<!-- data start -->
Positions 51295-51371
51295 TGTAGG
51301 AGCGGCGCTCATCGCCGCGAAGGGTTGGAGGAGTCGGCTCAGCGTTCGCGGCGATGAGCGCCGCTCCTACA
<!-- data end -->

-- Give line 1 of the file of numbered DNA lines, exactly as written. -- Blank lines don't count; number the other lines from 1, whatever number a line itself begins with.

Positions 51295-51371